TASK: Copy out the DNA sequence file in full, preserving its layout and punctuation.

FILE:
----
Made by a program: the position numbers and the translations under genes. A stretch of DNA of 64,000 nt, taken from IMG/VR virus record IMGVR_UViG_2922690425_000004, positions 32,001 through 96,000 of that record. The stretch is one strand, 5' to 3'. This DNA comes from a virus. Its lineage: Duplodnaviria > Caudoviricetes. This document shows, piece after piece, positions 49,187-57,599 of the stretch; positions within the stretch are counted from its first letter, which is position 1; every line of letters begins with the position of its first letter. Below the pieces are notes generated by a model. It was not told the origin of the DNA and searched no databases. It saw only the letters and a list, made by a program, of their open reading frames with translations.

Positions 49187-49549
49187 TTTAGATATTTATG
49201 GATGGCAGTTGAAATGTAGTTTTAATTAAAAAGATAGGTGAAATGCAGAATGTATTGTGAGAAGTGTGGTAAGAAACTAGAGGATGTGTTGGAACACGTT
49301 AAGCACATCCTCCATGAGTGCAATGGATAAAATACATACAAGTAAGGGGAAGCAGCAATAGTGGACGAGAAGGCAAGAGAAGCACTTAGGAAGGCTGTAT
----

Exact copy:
Made by a program: the position numbers and the translations under genes. A stretch of DNA of 64,000 nt, taken from IMG/VR virus record IMGVR_UViG_2922690425_000004, positions 32,001 through 96,000 of that record. The stretch is one strand, 5' to 3'. This DNA comes from a virus. Its lineage: Duplodnaviria > Caudoviricetes. This document shows, piece after piece, positions 49,187-57,599 of the stretch; positions within the stretch are counted from its first letter, which is position 1; every line of letters begins with the position of its first letter. Below the pieces are notes generated by a model. It was not told the origin of the DNA and searched no databases. It saw only the letters and a list, made by a program, of their open reading frames with translations.

Positions 49187-49549
49187 TTTAGATATTTATG
49201 GATGGCAGTTGAAATGTAGTTTTAATTAAAAAGATAGGTGAAATGCAGAATGTATTGTGAGAAGTGTGGTAAGAAACTAGAGGATGTGTTGGAACACGTT
49301 AAGCACATCCTCCATGAGTGCAATGGATAAAATACATACAAGTAAGGGGAAGCAGCAATAGTGGACGAGAAGGCAAGAGAAGCACTTAGGAAGGCTGTAT